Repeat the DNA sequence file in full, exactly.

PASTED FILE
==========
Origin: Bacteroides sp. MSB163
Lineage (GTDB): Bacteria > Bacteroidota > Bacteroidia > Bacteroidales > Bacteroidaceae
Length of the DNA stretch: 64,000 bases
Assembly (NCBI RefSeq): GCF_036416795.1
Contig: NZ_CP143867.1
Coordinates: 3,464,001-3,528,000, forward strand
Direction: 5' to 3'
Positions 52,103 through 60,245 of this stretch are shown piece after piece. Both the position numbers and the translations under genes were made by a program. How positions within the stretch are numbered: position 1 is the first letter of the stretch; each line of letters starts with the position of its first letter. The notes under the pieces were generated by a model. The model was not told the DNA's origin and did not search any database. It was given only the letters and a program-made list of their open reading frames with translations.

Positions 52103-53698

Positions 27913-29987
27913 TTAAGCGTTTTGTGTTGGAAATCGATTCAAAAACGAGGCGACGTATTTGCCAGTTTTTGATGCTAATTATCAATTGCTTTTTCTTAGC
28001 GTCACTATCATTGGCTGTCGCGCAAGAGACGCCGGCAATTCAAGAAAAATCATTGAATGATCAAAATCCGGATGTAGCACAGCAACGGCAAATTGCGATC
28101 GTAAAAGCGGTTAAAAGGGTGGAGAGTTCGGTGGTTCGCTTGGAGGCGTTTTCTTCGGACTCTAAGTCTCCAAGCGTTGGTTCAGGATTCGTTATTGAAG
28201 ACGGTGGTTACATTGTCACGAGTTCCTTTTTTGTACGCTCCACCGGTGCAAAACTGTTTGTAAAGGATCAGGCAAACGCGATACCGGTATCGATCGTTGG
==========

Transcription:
Origin: Bacteroides sp. MSB163
Lineage (GTDB): Bacteria > Bacteroidota > Bacteroidia > Bacteroidales > Bacteroidaceae
Length of the DNA stretch: 64,000 bases
Assembly (NCBI RefSeq): GCF_036416795.1
Contig: NZ_CP143867.1
Coordinates: 3,464,001-3,528,000, forward strand
Direction: 5' to 3'
Positions 52,103 through 60,245 of this stretch are shown piece after piece. Both the position numbers and the translations under genes were made by a program. How positions within the stretch are numbered: position 1 is the first letter of the stretch; each line of letters starts with the position of its first letter. The notes under the pieces were generated by a model. The model was not told the DNA's origin and did not search any database. It was given only the letters and a program-made list of their open reading frames with translations.

Positions 52103-53698

Positions 27913-29987
27913 TTAAGCGTTTTGTGTTGGAAATCGATTCAAAAACGAGGCGACGTATTTGCCAGTTTTTGATGCTAATTATCAATTGCTTTTTCTTAGC
28001 GTCACTATCATTGGCTGTCGCGCAAGAGACGCCGGCAATTCAAGAAAAATCATTGAATGATCAAAATCCGGATGTAGCACAGCAACGGCAAATTGCGATC
28101 GTAAAAGCGGTTAAAAGGGTGGAGAGTTCGGTGGTTCGCTTGGAGGCGTTTTCTTCGGACTCTAAGTCTCCAAGCGTTGGTTCAGGATTCGTTATTGAAG
28201 ACGGTGGTTACATTGTCACGAGTTCCTTTTTTGTACGCTCCACCGGTGCAAAACTGTTTGTAAAGGATCAGGCAAACGCGATACCGGTATCGATCGTTGG